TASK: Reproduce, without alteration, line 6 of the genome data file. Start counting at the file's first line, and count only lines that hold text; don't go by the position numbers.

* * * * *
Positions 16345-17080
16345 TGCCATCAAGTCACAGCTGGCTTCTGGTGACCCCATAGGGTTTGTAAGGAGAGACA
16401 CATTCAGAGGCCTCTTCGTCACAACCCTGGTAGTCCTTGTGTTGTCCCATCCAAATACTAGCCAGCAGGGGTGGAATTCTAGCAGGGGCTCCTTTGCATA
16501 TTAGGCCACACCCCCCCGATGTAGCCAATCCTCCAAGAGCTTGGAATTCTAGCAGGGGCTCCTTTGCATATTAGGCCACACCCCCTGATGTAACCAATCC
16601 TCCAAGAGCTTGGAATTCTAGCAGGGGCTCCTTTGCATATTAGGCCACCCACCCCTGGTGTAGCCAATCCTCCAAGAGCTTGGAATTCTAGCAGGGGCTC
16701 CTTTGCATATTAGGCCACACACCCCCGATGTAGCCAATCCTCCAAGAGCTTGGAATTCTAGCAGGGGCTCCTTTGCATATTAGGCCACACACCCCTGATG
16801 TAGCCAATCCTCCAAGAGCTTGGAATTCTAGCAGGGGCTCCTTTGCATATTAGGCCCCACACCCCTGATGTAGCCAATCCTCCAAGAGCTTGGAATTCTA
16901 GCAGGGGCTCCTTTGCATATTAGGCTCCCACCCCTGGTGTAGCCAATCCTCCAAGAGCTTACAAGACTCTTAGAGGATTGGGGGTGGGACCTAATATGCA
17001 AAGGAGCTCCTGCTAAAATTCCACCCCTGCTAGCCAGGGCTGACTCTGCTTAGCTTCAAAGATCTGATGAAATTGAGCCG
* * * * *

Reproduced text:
16701 CTTTGCATATTAGGCCACACACCCCCGATGTAGCCAATCCTCCAAGAGCTTGGAATTCTAGCAGGGGCTCCTTTGCATATTAGGCCACACACCCCTGATG